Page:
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CARAMBA

A wry twist of the adage, “If pigs could fly” and the axiom, “Be true to yourself.” Caramba looks like any other cat but he is different—he can’t fly! Taunted by the other cats, his many attempts all fail so he gives up, wondering what is wrong with him. One day his cousins Bijou and Bug give him a flying lesson by holding his paws between them as they fly, and Caramba experiences the thrill of soaring in the air. “Don’t be a scaredy cat,” they cry as they let go, and Caramba flies—straight down into the ocean where he glides through the water, which feels just like flying: Caramba could swim! Airy, wavy watercolor, pencil and pastel illustrations blithely detail the trouser- or dress-wearing cats. Gay’s fluid lines and style, similar to her Sam and Stella books, are what make the quirky story appealing. Adults may wonder why the cat is named Caramba—there’s seemingly no rhyme or reason—but kids won’t care; they’ll enjoy his flight of discovery. (Picture book. 4-7)

Pub Date: Sept. 1, 2005

ISBN: 0-88899-667-5

Page Count: 40

Publisher: Groundwood

Review Posted Online: June 24, 2010

Kirkus Reviews Issue: Aug. 15, 2005

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ON THE FIRST DAY OF KINDERGARTEN

While this is a fairly bland treatment compared to Deborah Lee Rose and Carey Armstrong-Ellis’ The Twelve Days of...

Rabe follows a young girl through her first 12 days of kindergarten in this book based on the familiar Christmas carol.

The typical firsts of school are here: riding the bus, making friends, sliding on the playground slide, counting, sorting shapes, laughing at lunch, painting, singing, reading, running, jumping rope, and going on a field trip. While the days are given ordinal numbers, the song skips the cardinal numbers in the verses, and the rhythm is sometimes off: “On the second day of kindergarten / I thought it was so cool / making lots of friends / and riding the bus to my school!” The narrator is a white brunette who wears either a tunic or a dress each day, making her pretty easy to differentiate from her classmates, a nice mix in terms of race; two students even sport glasses. The children in the ink, paint, and collage digital spreads show a variety of emotions, but most are happy to be at school, and the surroundings will be familiar to those who have made an orientation visit to their own schools.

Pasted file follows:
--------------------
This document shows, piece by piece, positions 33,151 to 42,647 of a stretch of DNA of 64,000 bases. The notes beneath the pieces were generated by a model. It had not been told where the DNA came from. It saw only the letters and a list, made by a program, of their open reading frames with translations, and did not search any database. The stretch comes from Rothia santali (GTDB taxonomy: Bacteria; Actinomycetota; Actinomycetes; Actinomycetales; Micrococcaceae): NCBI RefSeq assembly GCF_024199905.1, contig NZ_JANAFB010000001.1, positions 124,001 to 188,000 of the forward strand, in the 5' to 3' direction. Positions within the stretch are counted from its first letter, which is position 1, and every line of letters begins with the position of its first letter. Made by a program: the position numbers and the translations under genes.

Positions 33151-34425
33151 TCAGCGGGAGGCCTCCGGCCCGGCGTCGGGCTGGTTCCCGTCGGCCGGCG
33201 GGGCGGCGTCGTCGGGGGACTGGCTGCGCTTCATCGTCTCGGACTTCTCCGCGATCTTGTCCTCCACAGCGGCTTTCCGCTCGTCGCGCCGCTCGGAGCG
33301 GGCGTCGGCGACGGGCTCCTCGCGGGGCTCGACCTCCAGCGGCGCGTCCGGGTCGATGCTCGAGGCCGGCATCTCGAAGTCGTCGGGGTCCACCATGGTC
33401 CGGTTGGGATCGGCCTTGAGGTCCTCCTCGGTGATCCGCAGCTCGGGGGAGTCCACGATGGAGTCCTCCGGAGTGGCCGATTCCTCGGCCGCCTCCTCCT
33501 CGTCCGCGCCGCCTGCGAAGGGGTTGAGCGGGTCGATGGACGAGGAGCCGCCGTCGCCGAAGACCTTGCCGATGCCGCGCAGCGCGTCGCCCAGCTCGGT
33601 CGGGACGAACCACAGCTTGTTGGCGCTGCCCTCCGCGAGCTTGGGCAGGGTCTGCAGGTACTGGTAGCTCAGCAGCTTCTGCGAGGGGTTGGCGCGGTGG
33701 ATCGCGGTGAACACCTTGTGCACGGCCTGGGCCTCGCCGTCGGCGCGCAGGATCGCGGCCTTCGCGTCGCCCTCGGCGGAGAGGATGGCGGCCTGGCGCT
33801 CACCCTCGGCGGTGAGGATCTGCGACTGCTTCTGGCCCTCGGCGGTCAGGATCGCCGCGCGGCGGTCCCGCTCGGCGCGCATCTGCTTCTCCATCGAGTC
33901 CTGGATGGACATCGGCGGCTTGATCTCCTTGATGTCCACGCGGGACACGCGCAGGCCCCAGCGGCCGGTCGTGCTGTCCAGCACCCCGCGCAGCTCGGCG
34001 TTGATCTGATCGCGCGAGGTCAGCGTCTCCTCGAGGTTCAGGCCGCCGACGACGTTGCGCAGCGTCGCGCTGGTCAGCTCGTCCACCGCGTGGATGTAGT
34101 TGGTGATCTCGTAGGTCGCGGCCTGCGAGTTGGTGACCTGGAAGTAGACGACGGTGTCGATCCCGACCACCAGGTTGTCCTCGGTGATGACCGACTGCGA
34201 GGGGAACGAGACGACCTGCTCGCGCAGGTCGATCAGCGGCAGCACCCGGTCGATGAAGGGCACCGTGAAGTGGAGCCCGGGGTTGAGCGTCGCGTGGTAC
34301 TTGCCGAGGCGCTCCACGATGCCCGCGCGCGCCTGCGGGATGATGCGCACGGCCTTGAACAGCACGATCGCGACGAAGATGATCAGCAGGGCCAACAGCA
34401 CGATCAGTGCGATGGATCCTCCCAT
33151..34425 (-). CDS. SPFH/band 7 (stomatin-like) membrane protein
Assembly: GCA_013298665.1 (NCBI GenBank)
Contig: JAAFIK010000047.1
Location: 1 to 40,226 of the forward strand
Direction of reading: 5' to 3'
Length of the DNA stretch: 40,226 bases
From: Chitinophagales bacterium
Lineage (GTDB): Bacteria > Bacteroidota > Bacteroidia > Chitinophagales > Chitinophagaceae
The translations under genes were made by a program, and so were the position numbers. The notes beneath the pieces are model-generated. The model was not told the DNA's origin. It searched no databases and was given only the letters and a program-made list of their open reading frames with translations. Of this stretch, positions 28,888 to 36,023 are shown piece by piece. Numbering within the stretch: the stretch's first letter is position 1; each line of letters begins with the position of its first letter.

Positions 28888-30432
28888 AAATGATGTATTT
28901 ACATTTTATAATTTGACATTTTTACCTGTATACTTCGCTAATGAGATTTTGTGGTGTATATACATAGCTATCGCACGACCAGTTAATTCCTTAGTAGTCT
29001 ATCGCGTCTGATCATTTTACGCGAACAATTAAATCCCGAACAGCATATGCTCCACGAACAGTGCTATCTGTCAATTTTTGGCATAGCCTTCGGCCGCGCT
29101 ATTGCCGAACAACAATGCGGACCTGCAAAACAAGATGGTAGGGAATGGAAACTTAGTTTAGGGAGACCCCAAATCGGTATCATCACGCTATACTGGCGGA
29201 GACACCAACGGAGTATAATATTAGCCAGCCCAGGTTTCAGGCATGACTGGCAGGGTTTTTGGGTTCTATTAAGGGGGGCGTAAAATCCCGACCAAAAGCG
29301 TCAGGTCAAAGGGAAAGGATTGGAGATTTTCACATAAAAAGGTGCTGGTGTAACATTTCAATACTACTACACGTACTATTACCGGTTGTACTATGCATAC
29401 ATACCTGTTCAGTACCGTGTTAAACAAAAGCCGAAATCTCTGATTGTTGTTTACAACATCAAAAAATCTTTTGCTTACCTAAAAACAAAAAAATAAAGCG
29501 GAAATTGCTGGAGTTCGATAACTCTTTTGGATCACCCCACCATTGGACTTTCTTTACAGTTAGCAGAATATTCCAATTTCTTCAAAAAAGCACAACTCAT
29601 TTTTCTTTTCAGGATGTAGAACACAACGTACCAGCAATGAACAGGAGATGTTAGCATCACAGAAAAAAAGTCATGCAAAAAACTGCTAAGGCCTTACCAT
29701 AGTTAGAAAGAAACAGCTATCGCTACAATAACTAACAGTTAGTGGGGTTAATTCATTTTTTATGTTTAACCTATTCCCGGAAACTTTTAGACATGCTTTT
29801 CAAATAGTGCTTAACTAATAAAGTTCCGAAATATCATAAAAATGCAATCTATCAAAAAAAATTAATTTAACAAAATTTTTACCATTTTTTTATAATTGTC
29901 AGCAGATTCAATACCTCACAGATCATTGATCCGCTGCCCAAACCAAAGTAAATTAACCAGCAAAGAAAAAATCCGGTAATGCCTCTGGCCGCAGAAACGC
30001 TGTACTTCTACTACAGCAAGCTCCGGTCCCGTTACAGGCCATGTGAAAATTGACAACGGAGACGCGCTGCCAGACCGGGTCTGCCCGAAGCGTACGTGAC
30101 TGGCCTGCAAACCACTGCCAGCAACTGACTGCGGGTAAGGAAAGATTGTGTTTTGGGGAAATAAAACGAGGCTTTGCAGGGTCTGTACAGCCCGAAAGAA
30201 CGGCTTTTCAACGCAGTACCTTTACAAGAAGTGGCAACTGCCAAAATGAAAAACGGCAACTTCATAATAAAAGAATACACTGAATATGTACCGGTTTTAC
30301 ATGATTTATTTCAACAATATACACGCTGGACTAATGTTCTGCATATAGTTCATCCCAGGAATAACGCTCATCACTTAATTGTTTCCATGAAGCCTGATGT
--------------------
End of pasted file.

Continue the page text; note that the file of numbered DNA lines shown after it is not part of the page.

While this is a fairly bland treatment compared to Deborah Lee Rose and Carey Armstrong-Ellis’ The Twelve Days of Kindergarten (2003), it basically gets the job done. (Picture book. 4-7)

Pub Date: June 21, 2016

ISBN: 978-0-06-234834-0

Page Count: 32

Publisher: Harper/HarperCollins

Review Posted Online: May 3, 2016

Kirkus Reviews Issue: June 1, 2016

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BECAUSE YOUR DADDY LOVES YOU

Give this child’s-eye view of a day at the beach with an attentive father high marks for coziness: “When your ball blows across the sand and into the ocean and starts to drift away, your daddy could say, Didn’t I tell you not to play too close to the waves? But he doesn’t. He wades out into the cold water. And he brings your ball back to the beach and plays roll and catch with you.” Alley depicts a moppet and her relaxed-looking dad (to all appearances a single parent) in informally drawn beach and domestic settings: playing together, snuggling up on the sofa and finally hugging each other goodnight. The third-person voice is a bit distancing, but it makes the togetherness less treacly, and Dad’s mix of love and competence is less insulting, to parents and children both, than Douglas Wood’s What Dads Can’t Do (2000), illus by Doug Cushman. (Picture book. 5-7)

Pub Date: May 23, 2005

ISBN: 0-618-00361-4

Page Count: 32

Publisher: Clarion Books

Review Posted Online: May 19, 2010

Kirkus Reviews Issue: May 1, 2005

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